Originally written on Awful Announcing  |  Last updated 11/20/14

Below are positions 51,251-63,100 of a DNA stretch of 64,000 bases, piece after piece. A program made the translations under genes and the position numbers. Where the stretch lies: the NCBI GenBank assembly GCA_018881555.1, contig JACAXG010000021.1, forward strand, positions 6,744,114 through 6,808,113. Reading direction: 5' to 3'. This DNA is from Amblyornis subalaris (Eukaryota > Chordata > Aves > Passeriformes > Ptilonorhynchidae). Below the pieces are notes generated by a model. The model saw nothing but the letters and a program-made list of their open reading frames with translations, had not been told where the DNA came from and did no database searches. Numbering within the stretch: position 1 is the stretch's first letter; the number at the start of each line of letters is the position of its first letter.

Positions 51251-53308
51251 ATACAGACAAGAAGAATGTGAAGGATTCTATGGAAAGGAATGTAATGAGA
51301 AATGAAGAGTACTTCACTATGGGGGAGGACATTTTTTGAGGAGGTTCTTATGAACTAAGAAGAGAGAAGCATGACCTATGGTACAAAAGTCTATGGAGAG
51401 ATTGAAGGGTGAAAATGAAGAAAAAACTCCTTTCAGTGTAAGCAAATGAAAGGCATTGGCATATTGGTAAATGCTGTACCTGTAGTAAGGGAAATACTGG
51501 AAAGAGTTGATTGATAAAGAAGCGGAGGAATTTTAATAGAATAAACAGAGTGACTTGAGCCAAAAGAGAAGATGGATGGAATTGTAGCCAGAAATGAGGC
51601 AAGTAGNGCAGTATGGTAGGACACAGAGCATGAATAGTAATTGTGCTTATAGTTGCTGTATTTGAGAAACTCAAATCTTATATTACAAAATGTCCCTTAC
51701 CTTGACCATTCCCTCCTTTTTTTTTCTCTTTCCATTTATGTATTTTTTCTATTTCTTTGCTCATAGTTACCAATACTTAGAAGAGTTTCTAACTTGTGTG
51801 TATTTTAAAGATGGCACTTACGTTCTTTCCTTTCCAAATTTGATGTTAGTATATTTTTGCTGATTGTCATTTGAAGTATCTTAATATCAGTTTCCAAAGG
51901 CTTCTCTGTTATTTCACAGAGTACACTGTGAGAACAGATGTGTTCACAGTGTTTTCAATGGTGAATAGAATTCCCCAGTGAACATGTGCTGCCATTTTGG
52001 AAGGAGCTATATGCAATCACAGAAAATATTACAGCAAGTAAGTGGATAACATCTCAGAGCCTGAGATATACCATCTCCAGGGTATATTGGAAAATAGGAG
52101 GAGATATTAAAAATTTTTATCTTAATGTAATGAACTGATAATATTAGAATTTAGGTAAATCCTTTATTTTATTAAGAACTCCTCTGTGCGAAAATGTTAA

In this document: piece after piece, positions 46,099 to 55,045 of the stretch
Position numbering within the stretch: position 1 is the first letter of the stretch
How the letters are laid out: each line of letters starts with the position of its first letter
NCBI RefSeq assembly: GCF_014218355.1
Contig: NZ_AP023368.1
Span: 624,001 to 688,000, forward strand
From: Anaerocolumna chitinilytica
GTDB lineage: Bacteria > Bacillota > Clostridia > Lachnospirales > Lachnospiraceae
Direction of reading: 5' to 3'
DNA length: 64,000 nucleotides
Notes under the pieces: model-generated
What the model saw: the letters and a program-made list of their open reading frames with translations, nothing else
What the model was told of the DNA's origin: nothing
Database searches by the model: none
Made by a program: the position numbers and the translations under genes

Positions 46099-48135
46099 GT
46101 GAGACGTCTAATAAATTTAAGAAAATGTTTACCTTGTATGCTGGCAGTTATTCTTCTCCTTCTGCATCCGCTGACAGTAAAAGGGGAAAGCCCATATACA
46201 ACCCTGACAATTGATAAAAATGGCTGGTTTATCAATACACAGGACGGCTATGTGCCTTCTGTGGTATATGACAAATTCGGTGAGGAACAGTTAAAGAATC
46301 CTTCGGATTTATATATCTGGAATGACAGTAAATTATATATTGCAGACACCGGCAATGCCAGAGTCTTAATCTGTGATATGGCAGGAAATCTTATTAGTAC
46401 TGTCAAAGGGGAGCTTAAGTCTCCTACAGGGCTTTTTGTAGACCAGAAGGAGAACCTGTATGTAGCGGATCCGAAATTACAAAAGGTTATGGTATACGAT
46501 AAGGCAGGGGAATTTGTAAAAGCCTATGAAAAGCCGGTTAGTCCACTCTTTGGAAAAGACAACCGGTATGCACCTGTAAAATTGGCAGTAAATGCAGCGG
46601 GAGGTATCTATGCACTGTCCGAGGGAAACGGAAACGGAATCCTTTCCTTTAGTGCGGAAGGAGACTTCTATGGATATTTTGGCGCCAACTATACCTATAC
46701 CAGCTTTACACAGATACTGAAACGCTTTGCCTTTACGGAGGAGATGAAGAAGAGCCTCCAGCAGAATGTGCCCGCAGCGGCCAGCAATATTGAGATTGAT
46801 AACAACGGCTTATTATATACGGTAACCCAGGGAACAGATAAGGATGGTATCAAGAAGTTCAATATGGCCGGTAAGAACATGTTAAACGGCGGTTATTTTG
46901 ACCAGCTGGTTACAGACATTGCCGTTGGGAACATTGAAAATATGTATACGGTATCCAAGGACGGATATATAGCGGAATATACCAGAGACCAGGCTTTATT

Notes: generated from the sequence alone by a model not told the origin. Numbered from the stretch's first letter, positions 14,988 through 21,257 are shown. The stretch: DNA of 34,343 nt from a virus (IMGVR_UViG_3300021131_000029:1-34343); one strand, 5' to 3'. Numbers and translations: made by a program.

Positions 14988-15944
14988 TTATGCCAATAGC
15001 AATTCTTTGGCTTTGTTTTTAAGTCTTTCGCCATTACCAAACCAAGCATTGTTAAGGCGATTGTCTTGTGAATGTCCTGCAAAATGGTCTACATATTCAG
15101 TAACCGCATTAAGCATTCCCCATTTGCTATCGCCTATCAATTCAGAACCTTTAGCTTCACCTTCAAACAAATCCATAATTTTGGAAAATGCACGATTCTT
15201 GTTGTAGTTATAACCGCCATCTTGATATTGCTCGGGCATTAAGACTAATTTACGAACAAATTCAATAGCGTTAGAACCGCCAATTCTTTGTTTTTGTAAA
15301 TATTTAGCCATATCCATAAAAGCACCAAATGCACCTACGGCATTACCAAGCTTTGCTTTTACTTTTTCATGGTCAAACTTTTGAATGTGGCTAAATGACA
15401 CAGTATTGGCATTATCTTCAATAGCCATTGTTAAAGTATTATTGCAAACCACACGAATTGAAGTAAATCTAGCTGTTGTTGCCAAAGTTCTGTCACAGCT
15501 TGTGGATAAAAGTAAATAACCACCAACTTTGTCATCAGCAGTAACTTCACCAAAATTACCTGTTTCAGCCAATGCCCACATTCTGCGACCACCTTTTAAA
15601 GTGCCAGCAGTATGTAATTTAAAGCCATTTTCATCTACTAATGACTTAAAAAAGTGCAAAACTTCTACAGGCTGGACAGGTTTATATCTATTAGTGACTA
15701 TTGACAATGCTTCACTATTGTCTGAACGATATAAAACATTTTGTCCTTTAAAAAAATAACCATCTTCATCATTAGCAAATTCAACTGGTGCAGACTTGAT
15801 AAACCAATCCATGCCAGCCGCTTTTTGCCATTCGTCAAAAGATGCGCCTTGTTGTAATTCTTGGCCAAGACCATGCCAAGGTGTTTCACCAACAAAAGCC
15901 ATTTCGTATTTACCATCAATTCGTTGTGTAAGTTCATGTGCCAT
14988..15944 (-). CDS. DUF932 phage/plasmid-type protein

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"Yea you say it best when you say nothing at all." - Keith Whitley It seems counter-intuitive, but there are times when the best thing an announcer can say nothing.  For a job that's almost entirely telling a story with the spoken word, this is a novel concept.  An announcer calls a game with the mission and purpose of illuminating the game with their descriptions.  Think how much more a hockey game is brought to life by Doc Emrick.  Or an NBA playoff game with Marv Albert.  Or March Madness with Gus Johnson.  Networks have experimented with announcerless games in the past and they didn't work because the announcer's words add a crucial element to the telecast of any sporting event. And yet, there are times when silence is the most powerful tool at the broadcaster's disposal.  That was the case at Wimbledon's Center Court on Sunday when Andy Murray became the first Brit to win the title on home soil in 77 years, ending one of the most infamous droughts in sports.  (See, there's hope yet, Cubs fans!)  ESPN's tennis coverage is just a notch below their soccer coverage as some of the best work Bristol does.  When ESPN goes all-in covering an event and fills their on-air staff with top pros like Mike Tirico and Chris Fowler as well as great analysts and tennis vets (John and Patrick McEnroe, Brad Gilbert, Darren Cahill, Cliff Drysdale, Chris Evert, etc.) you're going to get a top shelf production.  That was exactly the case with Fowler and the McEnroe Brothers manning the booth for the men's final. But as Andy Murray was serving for the win in the 3rd set something interesting happened.  Fowler and the McEnroes completely backed away.  From the time Murray went up 40-0 with 3 Championship Points to the time Novak Djokovic fought all the way back to a break point of his own, the announcers said nothing. Now it's not uncommon for great announcers to let certain moments breathe.  Vin Scully is superb at this and in all honesty so is Joe Buck.  They know when to step back and let the moment speak for themselves.  Fowler, McEnroe, and McEnroe did this to the extreme on Sunday and it was a brilliant decision.  The trio was silent for so long some may have wondered whether the power to the booth went out.  But the sounds of Center Court were so gripping that nothing needed to be added to the moment.  It spoke for itself.  Fowler didn't need to tell the story - the crowd, the players, and the tennis did it for him.  The crowd gasping with every shot and the incredible tension at hand finally breaking into pandemonium when Djokovic's final shot went into the net was one of the most captivating few minutes of the sporting year.  And all of it described with minimal descriptions from the broadcast booth.  In fact, the silence from the booth even added to the drama and tension and excitement of the moment. Just have a look and listen to this example of the final point of the tournament.  While it doesn't quite capture the gravitas of the ESPN booth, it does portray the trio as knowing when to step away and when to enter in... Tennis commentary is by its nature less verbose than almost any other sport.  The announcers don't speak during the rallies and play by play and analysis has to be tucked neatly between points.  It's a testament to announcers like Tirico and Fowler that they can adjust their game so well to a much different sport than football or basketball where there's a running stream of play by play. I'm of the firm belief there's not one blueprint to great play by play, whether it be excitement or stoicism, or what have you.  An announcer has to be true to yourself and true to the moment.  Perhaps though Sunday's Wimbledon final is a great lesson for broadcasters everywhere to take a step back and let these great sporting moments speak for themselves.  Sometimes less is more... and sometimes nothing can mean everything.
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